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Health bodies: No need for gloves and aprons when giving flu jabs

Pharmacists must wear a sessional fluid-resistant type IIR facemask during flu clinics

Community pharmacists do not need to wear gloves and aprons when they administer flu jabs and other vaccinations, according to updated guidance by the UK public health bodies.

Gloves and aprons should instead be worn “when there is (anticipated) exposure to blood/body fluids or non-intact skin”, according to the Guidance for the remobilisation of services within health and care settings, which was updated last week (August 21).

Pharmacists must wear a sessional fluid-resistant type IIR facemask and “apply hand hygiene between patients” during vaccinations/injection clinics, the guidance said. 

The updated guidance was issued jointly by the Department of Health and Social Care (DH), Public Health Wales, Public Health Agency Northern Ireland, Health Protection Scotland/National Services Scotland, Public Health England and NHS England.

“Sessional use of single-use personal protective equipment (PPE) items has been minimised and only applies to extended use of facemasks for healthcare workers,” according to the public health bodies.

Use face masks

The updated guidance – which replaces previous guidance issued on June 18 – continues to recommend the use of face masks for staff “in addition to social distancing and hand hygiene”.

“Physical distancing of two metres is considered standard practice in all health and care settings”, the UK health bodies added in the guidance.

Pharmacy teams should continue to wear a type IIR face mask on a sessional basis when working in an area with possible or confirmed COVID-19 cases, where it is not possible to maintain the two-metre distance.

A type I or type II face mask – or type IIR face mask should those two be unavailable – should be worn when staff working in the pharmacy cannot maintain social distance from one another all the time, according to the guidance.

The Pharmaceutical Services Negotiating Committee (PSNC) said yesterday (August 24) that it is in discussion with the DH and NHS England and Improvement on reimbursement for the costs of PPE incurred by pharmacies, “including the PPE used when providing the flu vaccination advanced service”.

In June, PSNC told contractors they should “assume” that wearing a fluid-resistant surgical mask will be “a minimum requirement” for delivering the flu service this season.

What are the objectives for this year’s flu vaccination service, given the COVID-19 outbreak? Read our CPD module on the topic to find out more.

WHat do you make of the updated PPE guidance?

Hope Mask, Locum pharmacist

I know Coronavirus and many other pathogenic microbes thrive on people's skin for days. It's like saying NO NEED TO WEAR gloves during surgery. Despicable recommendation. Please look after yourself as a healthcare professional by following commonsense safety practices everytime irrespective of poor opinions from other healthcare providers.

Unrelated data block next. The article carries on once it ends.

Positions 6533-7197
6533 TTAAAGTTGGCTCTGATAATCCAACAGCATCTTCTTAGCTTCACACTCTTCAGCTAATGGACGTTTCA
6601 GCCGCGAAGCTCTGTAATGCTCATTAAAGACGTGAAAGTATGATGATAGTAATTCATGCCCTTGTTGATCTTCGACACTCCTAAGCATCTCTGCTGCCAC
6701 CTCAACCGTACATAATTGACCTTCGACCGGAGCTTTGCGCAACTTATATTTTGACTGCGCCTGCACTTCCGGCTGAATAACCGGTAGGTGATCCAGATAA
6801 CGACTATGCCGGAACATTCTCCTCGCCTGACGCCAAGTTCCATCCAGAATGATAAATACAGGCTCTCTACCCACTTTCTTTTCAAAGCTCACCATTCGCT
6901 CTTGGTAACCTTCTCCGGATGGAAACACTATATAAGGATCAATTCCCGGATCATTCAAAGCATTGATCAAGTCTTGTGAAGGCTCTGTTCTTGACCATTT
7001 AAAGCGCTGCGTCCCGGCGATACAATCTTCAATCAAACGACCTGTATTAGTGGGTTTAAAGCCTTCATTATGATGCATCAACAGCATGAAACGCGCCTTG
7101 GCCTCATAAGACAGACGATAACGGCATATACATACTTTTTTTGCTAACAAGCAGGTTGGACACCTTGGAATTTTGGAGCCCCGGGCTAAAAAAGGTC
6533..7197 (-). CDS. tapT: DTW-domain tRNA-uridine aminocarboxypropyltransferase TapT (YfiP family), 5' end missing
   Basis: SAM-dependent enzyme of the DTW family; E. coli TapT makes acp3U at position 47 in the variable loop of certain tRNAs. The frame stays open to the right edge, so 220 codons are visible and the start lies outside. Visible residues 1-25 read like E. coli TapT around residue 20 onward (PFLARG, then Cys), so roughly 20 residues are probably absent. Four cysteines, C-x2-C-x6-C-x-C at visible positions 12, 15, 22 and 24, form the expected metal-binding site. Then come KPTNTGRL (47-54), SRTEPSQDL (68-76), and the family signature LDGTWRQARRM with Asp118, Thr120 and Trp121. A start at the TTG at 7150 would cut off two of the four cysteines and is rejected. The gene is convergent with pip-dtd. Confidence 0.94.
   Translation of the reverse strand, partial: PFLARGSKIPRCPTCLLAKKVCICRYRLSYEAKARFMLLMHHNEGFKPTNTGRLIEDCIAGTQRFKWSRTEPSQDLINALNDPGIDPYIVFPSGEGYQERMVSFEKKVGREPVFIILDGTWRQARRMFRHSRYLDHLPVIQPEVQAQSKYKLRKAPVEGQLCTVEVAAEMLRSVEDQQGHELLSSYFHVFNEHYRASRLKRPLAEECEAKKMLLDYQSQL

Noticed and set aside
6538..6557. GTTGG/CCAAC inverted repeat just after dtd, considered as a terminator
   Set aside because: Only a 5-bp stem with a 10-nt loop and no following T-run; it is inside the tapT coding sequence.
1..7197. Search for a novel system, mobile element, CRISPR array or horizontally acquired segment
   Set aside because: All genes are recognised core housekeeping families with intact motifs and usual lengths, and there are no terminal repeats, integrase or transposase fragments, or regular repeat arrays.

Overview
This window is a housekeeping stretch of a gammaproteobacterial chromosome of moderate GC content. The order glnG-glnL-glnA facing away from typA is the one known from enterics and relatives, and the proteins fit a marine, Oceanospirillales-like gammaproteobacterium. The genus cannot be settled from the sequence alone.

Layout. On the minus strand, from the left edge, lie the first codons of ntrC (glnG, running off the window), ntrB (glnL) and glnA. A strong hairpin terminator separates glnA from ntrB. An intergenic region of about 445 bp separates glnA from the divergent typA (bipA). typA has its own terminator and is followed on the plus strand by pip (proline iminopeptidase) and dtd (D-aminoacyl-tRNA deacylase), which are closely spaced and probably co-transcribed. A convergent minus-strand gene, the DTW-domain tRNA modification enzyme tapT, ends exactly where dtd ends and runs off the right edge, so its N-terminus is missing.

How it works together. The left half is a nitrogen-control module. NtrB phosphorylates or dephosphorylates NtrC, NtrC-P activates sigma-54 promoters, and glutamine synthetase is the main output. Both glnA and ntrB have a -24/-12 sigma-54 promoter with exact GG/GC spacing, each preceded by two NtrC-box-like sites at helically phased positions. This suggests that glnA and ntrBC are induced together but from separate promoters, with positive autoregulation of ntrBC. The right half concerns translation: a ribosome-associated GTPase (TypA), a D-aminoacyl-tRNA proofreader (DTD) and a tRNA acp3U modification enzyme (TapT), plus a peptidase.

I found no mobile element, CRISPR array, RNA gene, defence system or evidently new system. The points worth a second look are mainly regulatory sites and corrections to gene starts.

Gloves protect you and your colleagues from infections. Washing hands alone is not guaranteed to prevent spread of infections contracted through skin contact. 

Chris Locum, Locum pharmacist

...meanwhile, they won't have any patients in front of them and therefore, no need to consider any possible implications of virus transmission.

Paul Kelly, Community pharmacist

what's the problem? Insist on patient wearing face mask. Wash hands before contact and again after injecting. Don't touch your face before resanitising

Joan Richardson, Locum pharmacist

Test and trace employees are told to regard any skin on skin contact as a cause to isolate if one of the people involved subsequently tests positive for Covid - it doesn't matter if you wash your hands before and after.


Boom Shakalaka, Locum pharmacist

Ignore this stupid advice and wear gloves and any other PPE that you feel necessary to administer the flu jab.

Soon-To-Be Ex-Pharmacist, Superintendent Pharmacist

Frankly, if I was going to make so much of a mess doing a flu jab that I needed an apron, then for both my and my patients sake, I wouldn't bother. Gloves on the other hand seem a sensible precaution because the site does sometimes bleed a little or some of the injection leaks out and needs to be wiped away. The one thing I could never understand was that we only need to wipe the site if it is 'visibly dirty'. Odd.

Heather Pharm Tech, Allocation & Distribution

Via dart gun - this tickled me! Does that mean we can stand at the shop door, dart people, then make them pay for the pleasure!

Freelance Chemist, Pre-reg Pharmacist

PLM, why not?

Joan Richardson, Locum pharmacist

People having skin on skin contact are required to self isolate should one of the people subsequently test positive for Covid.  No gloves surely means skin on skin contact unless, of course, the flu vaccination is going to be given via a dart gun! 

I'm not sure how this advice works either as regards the mention of contact with "non-intact skin" as surely inserting an injection needle means that the skin is not intact!

Soon-To-Be Ex-Pharmacist, Superintendent Pharmacist

The dart gun was my idea!! I knew I should have patented it!

My other thought is one of those 'needle-on-a-stick' type of things they use for taking tissue samples from sharks. Similar demographic really.....

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